Groove is a unique skill that is possessed by each of your commanders and range from summoning an ally to your side to summoning winged bombs that you can use to detonate next to enemies causing considerable damage. It is a useful skill that can turn the tide of a battle if used correctly or can cause you to scream at your switch when used (far too often) poorly.

As you progress through the story you are challenged by a number of enemy commanders, some of which become allies in the future, others become a constant thorn in your side. Before and after each of the battles you are treated to a quick scene setting up the situation as you see the commander chosen for the mission coming face to face with the enemy. My favourite of these scenes (in Act 4) revolves around Maru and really made me smile. These scenes are fun little moments whilst managing to push the story along at decent pace.

By completing the main campaign missions you unlock a whole raft of extra things to do in the game, from a number of side missions, the first that unlocks sees you as commander doggy dog as you rescue a village from being kidnapped (I managed to get all the villagers killed during the fight but it’s the thought that counts right?) and beating that mission unlocks the commander doggy dog arcade challenges. Additionally, by beating one of the middle acts you unlock puzzle mode which gives you one turn to beat a map and can be super tricky but satisfying when you finally pull them off.

Finally, you have a multiplayer mode and a create your own map/campaign mode. These two modes really seem to be where the game will have its legs and I look forward to trying other people’s creations, mine were either far too easy or far too hard.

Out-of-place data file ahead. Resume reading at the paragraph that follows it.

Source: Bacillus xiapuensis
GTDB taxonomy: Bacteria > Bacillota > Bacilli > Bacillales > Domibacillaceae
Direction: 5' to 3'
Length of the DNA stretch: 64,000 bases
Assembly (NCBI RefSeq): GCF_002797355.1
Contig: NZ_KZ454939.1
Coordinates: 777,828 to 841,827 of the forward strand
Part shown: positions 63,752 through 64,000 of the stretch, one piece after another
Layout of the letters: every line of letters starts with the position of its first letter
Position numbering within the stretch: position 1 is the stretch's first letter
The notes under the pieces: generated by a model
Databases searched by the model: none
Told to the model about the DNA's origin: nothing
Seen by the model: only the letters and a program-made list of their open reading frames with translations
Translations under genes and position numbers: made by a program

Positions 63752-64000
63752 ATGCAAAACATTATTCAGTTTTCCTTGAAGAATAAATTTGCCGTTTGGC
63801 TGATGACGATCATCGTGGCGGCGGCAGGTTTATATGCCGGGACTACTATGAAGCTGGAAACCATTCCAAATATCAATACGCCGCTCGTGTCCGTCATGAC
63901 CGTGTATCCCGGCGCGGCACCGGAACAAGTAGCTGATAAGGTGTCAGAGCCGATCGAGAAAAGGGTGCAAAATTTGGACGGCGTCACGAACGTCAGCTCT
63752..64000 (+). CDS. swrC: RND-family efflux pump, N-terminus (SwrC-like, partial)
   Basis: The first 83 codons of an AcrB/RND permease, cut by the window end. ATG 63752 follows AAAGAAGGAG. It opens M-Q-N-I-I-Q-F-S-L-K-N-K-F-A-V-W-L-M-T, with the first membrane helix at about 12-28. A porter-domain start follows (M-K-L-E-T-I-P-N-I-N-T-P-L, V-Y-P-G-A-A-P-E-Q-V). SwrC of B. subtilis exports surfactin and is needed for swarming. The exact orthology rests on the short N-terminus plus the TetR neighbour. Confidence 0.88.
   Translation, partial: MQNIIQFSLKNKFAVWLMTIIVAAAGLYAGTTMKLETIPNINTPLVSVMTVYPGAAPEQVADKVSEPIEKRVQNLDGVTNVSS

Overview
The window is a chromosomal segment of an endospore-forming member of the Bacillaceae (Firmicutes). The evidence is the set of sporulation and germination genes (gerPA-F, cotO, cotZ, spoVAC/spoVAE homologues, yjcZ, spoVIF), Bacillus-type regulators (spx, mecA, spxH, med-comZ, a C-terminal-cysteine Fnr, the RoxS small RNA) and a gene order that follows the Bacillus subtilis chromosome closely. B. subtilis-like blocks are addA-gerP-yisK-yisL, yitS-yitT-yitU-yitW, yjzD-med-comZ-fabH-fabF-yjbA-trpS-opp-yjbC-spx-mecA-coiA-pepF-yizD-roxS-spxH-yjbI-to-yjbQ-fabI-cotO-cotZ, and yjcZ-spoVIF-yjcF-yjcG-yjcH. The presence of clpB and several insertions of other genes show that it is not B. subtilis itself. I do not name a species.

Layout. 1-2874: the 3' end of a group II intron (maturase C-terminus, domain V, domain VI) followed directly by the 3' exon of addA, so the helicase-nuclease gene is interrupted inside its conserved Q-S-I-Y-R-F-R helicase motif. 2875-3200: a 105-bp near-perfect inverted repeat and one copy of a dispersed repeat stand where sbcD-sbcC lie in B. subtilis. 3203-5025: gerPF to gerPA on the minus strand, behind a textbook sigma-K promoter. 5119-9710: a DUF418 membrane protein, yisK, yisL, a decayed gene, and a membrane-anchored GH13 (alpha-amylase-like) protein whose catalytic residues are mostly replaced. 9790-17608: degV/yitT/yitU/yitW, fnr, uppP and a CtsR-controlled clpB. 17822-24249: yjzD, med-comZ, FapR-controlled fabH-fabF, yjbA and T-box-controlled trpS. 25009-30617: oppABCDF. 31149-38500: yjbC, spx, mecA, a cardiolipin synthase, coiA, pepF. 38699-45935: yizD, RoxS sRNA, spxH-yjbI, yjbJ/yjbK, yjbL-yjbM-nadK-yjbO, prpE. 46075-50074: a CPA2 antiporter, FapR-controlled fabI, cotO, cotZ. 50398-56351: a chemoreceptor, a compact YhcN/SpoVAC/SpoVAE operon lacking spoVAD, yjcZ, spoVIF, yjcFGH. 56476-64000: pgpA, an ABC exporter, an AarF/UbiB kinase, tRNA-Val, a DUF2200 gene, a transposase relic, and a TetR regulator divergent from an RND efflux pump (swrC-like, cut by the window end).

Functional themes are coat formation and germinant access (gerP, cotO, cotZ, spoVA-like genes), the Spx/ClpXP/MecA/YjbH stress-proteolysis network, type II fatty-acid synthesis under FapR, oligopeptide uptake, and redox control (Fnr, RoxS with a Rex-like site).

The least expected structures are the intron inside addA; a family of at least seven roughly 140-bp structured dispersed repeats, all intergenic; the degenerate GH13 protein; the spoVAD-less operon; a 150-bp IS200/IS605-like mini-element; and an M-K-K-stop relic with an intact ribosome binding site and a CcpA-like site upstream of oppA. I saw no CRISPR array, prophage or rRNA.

So far in Wargroove, I have managed to complete the main story (using a lower difficulty) and have played some of the puzzles/ side missions. From this I can tell you that it is one of my favourite tactics games that I have ever played, clearly helped with the accessibility options allowing me to beat the game (by covering up my tactical deficits with its difficulty options) as well as a vast array of different units and commanders to use in battle. The only slight disappointments I have had are the slow turn speeds, each of the unit’s movements are deliberate and time consuming and skipping them means holding a button down for 2 seconds. Late on in the game I found that you could skip the attack sequence using the options but in truth I didn’t want to skip them, just for them to be sped up. Additionally, you will find most maps only allow you to use one commander per battle and you can start at a major disadvantage and be quickly overwhelmed. These small gripes do nothing to dampen my enthusiasm though, and I can see myself coming back to Wargroove throughout the year attempting to get those three stars.